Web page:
itwbennett (1594911) writes "Oracle is gearing up for a fight with officials in Oregon over its role developing an expensive health insurance exchange website that still isn't fully operational. In a letter obtained by the Oregonian newspaper this week, Oracle co-president Safra Catz said that Oregon officials have provided the public with a 'false narrative' concerning who is to blame for Cover Oregon's woes. In the letter, Catz pointed out that Oregon's decision to act as their own systems integrator on the project, using Oracle consultants on a time-and-materials basis, was 'criticized frequently by many'. And as far as Oracle is concerned, 'Cover Oregon lacked the skills, knowledge or ability to be successful as the systems integrator on an undertaking of this scope and complexity,' she added."
Link to Original Source

Heartbleed CRL Activity Spike Found

Anonymous Coward writes | 4 hours ago


An anonymous reader writes "It looks like, as I had suspected, the CRL activity numbers we have been seeing did not reflect the real volume caused by the OpenSSL Heartbleed bug.

This evening I noticed a massive spike in the amount of revocations being reported by this CRL: http://crl.globalsign.com/gs/g...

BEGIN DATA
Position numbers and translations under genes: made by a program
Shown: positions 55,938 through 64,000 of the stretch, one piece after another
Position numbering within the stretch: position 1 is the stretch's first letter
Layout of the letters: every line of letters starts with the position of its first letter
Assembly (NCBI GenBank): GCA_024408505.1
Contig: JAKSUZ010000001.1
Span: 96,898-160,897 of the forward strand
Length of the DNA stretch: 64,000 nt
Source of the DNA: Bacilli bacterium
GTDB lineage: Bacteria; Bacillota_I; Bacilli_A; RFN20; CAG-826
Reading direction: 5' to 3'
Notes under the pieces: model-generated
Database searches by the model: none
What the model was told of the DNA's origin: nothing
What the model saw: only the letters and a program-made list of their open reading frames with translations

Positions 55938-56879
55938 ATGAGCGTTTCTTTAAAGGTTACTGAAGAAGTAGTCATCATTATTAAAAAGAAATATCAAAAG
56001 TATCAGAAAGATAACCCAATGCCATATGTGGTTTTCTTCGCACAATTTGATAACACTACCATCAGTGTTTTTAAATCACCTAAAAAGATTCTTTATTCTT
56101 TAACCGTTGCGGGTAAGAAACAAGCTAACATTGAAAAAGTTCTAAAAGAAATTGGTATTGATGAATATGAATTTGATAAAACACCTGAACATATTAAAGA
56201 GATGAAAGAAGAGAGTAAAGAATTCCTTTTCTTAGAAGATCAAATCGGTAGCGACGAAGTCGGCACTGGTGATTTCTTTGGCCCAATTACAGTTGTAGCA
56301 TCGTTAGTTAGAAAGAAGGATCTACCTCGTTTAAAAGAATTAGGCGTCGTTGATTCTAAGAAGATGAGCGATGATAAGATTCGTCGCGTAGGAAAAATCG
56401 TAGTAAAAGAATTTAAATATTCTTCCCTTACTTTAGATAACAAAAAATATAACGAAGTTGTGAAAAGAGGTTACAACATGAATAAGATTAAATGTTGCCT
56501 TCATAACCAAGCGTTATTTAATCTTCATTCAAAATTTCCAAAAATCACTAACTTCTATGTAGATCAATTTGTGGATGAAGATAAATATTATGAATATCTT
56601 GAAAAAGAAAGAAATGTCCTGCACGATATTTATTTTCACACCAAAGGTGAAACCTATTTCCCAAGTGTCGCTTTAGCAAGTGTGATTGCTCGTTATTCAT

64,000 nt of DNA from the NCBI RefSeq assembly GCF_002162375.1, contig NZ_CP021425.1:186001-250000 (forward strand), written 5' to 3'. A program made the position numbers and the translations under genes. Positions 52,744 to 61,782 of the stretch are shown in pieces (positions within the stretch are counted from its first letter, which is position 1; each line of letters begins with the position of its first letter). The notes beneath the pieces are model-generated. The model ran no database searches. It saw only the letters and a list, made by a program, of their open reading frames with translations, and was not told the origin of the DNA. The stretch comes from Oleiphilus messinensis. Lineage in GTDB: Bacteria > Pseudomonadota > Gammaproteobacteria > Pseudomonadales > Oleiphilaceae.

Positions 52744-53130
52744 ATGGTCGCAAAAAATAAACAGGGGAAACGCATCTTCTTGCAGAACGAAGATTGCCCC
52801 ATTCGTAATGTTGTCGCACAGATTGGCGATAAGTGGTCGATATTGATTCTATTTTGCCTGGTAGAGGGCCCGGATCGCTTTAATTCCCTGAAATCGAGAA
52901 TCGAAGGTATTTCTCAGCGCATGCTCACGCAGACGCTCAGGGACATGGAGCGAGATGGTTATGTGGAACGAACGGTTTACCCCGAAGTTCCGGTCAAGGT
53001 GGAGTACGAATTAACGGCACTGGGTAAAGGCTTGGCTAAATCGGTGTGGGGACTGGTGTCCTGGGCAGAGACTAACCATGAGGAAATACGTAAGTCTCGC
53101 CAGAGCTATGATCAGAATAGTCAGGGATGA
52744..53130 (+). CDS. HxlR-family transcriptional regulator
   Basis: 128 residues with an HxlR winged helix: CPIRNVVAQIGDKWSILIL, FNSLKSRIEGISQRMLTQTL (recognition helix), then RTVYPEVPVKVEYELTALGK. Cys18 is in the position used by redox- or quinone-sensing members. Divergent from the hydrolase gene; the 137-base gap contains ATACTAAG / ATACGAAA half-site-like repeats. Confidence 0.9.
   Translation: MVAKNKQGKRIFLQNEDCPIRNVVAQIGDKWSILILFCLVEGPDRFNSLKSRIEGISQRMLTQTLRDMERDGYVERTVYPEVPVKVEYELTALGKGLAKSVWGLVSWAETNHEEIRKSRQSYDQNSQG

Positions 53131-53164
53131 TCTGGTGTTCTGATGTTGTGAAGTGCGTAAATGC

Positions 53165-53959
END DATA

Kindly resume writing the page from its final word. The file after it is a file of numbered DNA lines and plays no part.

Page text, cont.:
The spike is so large that we initially thought it was a mistake, but we have since confirmed that it's real! We're talking about over 50,000 unique revocations from a single CRL!

This is by an order of magnitude the largest spike in revocation activity seen in years, according to our current data.

We have set up a new page for everyone to monitor the activity as well as see how we are obtaining this data. The page can be found at https://isc.sans.edu/crls.html."

Link to Original Source

Ubuntu Linux 14.04 LTS Trusty Tahr Released

Anonymous Coward writes | 4 hours ago


An anonymous reader writes "Ubuntu Linux version 14.04 LTS (code named "Trusty Tahr") has been released and available for download. This updated version includes the Linux kernel v3.13.0-24.46, Python 3.4, Xen 4.4, Libreoffice 4.2.3, MySQL 5.6/MariaDB 5.5, Apache 2.4, PHP 5.5, improvements to AppArmor allow more fine-grained control over application, and more. The latest release of Ubuntu Server is heavily focused on supporting cloud and scale-out computing platforms such as OpenStack, Docker, and more. As part of the wider Ubuntu 14.04 release efforts the Ubuntu Touch team is proud to make the latest and greatest touch experience available to our enthusiast users and developers. You can install Ubuntu on Nexus 4 Phone (mako), Nexus 7 (2013) Tablet (flo), and Nexus 10 Tablet (manta) by following these instructions. On a hardware front, ARM multiplatform support has been added, enabling you to build a single ARM kernel image that can boot across multiple hardware platforms. Additionally, the ARM64 and Power architectures are now fully supported. See detailed release note for more information here and a quick upgrade to a newer version of Ubuntu is possible over the network."